dead by midnight. Extend them all the care, kindness and understanding you can
muster. Your life will never be the same again."
Have you ever noticed that people don’t seem very friendly anymore? We seem so consumed by our To Do Lists that we don’t take time to look around us. I noticed it last week while I was grocery shopping. People were pushing their carts, searching the shelves for bargains, glancing at their coupons, reading labels, and ignoring each other. It’s amazing how we can be so close in proximity and yet be so far away.
I’m worried about society and where it’s headed. People seem so involved with themselves. When I was growing up, people interacted with each other. I remember when everyone on our street didn’t have a TV, let alone 3 or 4, so we spent time outside getting to know each other. Kids played games... together...Tag, baseball, Red Rover, Simon Says, Monopoly, Chinese Checkers – games that required us to interact.
On our street, we knew our neighbors by name, and not just the ones who lived on either side. We knew the people down the street and across the alley. We knew Alex, the man who owned the corner store. He actually delivered groceries to the house. We knew our doctor, and he knew us. He made house calls, believe it or not. Society seemed more social.
But times have changed. We keep ourselves busier than ever – especially since technology started zooming ahead at breakneck speeds. Instead of going to the bank, we go to the ATM. Punch in the right codes and out come crisp green spendable bills. No need for a teller. Need to research something? No need to go to the library and talk to the librarian. We log on to the internet. Our favorite search engine is only too happy to sift through mountains of data to find all the information we need and more. Just the user and the computer working together.
Our society is more transient today. We know our neighbors enough to say Hi, but it’s more difficult to really get to know our neighbors because people don’t stay in one place. Companies transfer employees at the drop of a hat. Today you live in Michigan; tomorrow you’re transferred to New York or Georgia.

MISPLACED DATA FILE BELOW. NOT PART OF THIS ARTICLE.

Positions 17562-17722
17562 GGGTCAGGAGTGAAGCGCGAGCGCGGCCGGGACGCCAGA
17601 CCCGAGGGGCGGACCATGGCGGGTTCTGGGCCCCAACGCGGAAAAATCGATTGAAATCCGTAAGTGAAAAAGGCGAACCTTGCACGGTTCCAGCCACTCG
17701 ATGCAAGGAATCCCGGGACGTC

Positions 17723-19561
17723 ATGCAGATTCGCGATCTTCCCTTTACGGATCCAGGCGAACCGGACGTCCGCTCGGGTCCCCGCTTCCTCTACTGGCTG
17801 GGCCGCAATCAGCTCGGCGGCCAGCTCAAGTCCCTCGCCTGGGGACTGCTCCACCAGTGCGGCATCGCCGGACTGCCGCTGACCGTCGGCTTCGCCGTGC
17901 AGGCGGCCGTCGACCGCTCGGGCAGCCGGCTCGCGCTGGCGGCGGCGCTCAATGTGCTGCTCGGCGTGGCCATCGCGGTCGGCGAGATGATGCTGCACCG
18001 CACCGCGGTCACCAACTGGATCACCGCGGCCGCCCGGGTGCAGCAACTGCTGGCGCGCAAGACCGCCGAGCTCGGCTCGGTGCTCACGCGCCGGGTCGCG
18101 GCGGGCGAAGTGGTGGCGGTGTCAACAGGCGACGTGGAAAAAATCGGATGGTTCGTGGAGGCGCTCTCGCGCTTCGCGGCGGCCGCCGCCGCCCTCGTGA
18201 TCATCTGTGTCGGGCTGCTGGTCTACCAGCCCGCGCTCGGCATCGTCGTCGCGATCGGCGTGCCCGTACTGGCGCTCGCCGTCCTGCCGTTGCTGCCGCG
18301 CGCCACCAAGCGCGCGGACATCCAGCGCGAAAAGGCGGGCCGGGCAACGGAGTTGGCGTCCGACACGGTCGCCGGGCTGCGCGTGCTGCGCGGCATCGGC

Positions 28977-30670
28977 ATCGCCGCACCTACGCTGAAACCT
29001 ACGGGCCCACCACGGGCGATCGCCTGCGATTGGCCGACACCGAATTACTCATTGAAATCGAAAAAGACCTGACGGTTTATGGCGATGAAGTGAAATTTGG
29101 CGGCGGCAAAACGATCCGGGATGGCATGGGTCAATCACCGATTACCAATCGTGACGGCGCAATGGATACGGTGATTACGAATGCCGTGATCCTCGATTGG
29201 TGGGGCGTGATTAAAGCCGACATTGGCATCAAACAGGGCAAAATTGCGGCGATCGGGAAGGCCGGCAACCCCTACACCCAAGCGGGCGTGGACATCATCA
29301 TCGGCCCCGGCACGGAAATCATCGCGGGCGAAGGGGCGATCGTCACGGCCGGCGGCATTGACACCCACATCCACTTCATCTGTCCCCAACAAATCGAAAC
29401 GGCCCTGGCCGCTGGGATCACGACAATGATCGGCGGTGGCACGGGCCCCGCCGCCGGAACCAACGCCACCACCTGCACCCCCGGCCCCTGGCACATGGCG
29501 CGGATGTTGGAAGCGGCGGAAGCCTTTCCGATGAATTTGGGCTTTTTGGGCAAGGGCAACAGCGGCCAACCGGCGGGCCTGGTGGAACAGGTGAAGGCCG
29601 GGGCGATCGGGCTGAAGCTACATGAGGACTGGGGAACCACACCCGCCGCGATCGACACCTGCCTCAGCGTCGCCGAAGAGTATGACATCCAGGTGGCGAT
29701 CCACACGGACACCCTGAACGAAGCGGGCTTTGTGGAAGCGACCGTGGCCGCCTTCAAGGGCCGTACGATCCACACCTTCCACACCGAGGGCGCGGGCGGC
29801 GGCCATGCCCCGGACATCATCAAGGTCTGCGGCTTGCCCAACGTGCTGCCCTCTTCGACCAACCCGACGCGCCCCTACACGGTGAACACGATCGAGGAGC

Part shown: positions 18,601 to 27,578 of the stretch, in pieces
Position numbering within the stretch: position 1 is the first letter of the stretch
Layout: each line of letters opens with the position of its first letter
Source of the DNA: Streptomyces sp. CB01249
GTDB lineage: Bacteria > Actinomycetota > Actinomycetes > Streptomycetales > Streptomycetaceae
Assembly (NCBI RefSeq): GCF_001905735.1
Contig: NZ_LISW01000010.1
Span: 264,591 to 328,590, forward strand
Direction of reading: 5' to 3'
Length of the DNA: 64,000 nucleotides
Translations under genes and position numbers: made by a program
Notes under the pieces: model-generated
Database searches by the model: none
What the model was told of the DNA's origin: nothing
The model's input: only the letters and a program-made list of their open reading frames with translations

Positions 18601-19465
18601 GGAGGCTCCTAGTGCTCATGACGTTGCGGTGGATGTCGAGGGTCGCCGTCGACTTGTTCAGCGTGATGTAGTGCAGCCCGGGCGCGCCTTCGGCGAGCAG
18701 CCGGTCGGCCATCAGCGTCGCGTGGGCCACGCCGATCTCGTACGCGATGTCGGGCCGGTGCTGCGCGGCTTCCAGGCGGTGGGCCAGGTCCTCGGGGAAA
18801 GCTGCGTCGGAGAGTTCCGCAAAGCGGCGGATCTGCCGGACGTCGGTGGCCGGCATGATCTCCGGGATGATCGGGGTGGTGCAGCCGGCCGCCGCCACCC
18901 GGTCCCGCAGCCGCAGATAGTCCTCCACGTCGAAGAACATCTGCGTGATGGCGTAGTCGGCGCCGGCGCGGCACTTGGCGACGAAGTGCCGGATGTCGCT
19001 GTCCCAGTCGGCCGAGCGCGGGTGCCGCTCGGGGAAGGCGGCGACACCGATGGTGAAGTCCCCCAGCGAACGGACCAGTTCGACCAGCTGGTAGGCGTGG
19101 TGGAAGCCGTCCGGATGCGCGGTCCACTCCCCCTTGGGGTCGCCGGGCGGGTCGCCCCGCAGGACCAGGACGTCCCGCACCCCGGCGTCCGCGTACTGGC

We isolate ourselves with headphones. Whether walking the dog, roller blading or doing yard work, we drown out the rest of the world with our headphones. Maybe they give us an excuse to ignore the people around us.
When I was younger, people didn’t drive to work. We rode the bus. The same people rode the bus downtown every morning and back home in the evening. We talked to each other on the bus, got to know a little about each other and about our families. We watched out for each other. When someone wasn’t on the bus, we wondered if they were ill or on vacation.
Now, we take our own car to work. Look around you. Each car contains a driver and only occasionally a passenger. Even when there is a passenger, it doesn’t seem like there is much interaction going on. Each person seems to be in their own separate world, oblivious to their surroundings. The commute to work has become a solitary pursuit.
I remember when all gas was pumped by your friendly gas station attendant. He chatted with you and cleaned your windows while gas was flowing into the tank. Now we have self-serve stations. You pump your own gas, but at least you get to exchange pleasantries with the attendant when you pay for your gas, and the 20 ounce Pepsi and chips you also purchased. Even that has changed. Now we Pay at the Pump. You can pump your gas and pay for it and never interact with another human being.
Remember when you made a telephone call and actually got to speak to a live human being? Voice mail has streamlined that. Now you press 1 if you want your current balance, press 2 if you want your last 5 transactions, press 3 if you know the extension you want to reach. Sometimes you are invited to press 0 to speak to a customer representative. Upon pressing 0, you most likely hear “all of our customer representatives are currently on other lines. Your call is important to us. Please stay on the line and a representative will be with you shortly.”
I’m concerned that we are losing our social skills. I’m more concerned that the younger generation will never learn social skills. They can be sitting across from each other texting...each other! I am amazed at how we have let technology substitute for being social. People are social beings. We need interaction. We need to feel that we are valued, that we are cared for and loved. Yet it seems that society is surely moving in a different direction. We choose to isolate ourselves from each other and I wonder how we, as a society, will survive that.
For one week make it a point to connect with at least 5 people each day. Preferably, these will be
people you do not know.
- When you're at the store, make eye contact and smile or nod...maybe even say "Hello".
- When you go out to get the mail and you see one of your neighbors, be sure and wave or make small talk.
- Wherever you may find other people, single out at least one of them to connect with.
At the end of the week, take stock of your experience. Was sit painful to make human contact?
Did others ignore you or find you annoying? My guess is that you will find unplugging from
technology and plugging into "humanology" to be a most enjoyable experience.